segmented memory models
pat at computer-refuge.org
Mon Aug 4 16:22:46 CDT 2008
On Sunday 03 August 2008, Jim Brain wrote:
> Tony Duell wrote:
> > And what maces the design worse is that the problem had been
> > considered (and correctly solved) before. On the PDP11, the top
> > part of the address space was used for I/O devices. And it was the
> > top part on all PDP11s, whether they had 16, 18, or 22 bit
> > addressing.
> I don't think I would call that a correct design. It forces all
> programs to treat all IO as relative addresses, since they will move
> as the design moves. If there are processing penalties for relative
> addressing, you've sealed the programmer's fate.
I'll assume from that comment that you aren't familiar with PDP-11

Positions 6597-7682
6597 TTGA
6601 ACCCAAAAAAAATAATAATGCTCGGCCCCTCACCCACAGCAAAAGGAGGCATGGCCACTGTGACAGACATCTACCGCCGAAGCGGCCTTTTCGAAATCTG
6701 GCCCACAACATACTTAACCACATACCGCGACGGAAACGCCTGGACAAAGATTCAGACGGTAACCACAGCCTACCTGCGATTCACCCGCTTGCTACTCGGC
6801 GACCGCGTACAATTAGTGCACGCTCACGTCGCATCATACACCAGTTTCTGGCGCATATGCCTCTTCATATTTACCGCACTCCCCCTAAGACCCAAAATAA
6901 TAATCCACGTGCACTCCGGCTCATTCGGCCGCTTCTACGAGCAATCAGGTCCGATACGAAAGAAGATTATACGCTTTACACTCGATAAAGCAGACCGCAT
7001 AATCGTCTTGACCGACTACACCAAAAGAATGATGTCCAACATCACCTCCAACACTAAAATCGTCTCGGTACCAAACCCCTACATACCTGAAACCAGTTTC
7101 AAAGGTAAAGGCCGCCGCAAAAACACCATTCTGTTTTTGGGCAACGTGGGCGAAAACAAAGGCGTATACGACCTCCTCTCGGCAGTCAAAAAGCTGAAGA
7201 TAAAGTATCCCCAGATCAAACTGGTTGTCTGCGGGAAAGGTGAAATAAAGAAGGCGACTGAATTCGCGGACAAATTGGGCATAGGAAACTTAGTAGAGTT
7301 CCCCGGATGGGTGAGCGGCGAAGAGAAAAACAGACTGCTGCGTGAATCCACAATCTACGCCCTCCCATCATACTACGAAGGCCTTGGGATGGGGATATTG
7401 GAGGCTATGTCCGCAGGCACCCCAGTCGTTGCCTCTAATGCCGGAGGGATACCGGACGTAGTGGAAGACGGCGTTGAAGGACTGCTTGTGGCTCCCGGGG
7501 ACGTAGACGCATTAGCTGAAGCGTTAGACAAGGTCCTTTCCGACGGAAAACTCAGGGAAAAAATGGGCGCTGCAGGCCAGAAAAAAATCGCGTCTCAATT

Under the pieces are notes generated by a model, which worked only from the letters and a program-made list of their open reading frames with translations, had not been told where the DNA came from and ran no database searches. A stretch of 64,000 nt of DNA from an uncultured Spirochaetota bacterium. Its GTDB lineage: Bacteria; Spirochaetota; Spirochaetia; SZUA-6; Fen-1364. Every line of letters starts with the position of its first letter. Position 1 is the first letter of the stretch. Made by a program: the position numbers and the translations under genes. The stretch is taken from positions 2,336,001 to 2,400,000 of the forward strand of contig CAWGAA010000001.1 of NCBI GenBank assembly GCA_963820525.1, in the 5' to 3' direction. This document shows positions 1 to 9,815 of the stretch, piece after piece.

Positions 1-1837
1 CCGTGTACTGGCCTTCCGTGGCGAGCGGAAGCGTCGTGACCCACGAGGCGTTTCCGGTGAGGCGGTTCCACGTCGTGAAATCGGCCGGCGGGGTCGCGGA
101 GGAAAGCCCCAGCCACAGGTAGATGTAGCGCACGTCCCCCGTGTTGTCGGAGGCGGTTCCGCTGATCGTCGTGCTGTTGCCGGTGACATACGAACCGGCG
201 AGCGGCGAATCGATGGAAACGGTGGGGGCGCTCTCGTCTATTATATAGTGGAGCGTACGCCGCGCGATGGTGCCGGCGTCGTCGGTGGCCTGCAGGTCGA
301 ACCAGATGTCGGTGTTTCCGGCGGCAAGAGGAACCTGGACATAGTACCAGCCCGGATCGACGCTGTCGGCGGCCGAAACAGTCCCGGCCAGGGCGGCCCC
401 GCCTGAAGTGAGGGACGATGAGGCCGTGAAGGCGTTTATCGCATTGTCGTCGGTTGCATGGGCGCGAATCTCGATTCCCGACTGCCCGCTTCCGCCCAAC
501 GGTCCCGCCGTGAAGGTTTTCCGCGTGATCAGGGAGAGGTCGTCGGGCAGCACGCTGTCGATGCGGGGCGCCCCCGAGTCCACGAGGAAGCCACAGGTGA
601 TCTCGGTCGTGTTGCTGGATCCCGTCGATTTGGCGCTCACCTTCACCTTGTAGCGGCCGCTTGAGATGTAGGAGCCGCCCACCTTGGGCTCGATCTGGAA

addressing. They are still fixed addresses, they all map to (octal)
160000 through 177777 by default. The extra bits of address space are
accessible only by programming the memory mapping hardware in the CPU,
which can map the I/O page (always the top 8192 bytes of memory) to any
8k boundry in the logical 64kB memory map.
This requires no relative addressing, since the device can always appear
at the same location in memory, unless you chose to move it by changing
the memory map.
And, in case you're worried that hardware had to be adjusted depending
on what address bus used, it didn't. The CPU asserts a I/O page line
on the bus whenever there's an access to the I/O page of address space,
So, the device only needs to check 12 address lines (memory accesses
are 16 bites wide) and the I/O page line, regardless of how wide the
address bus on the CPU is.
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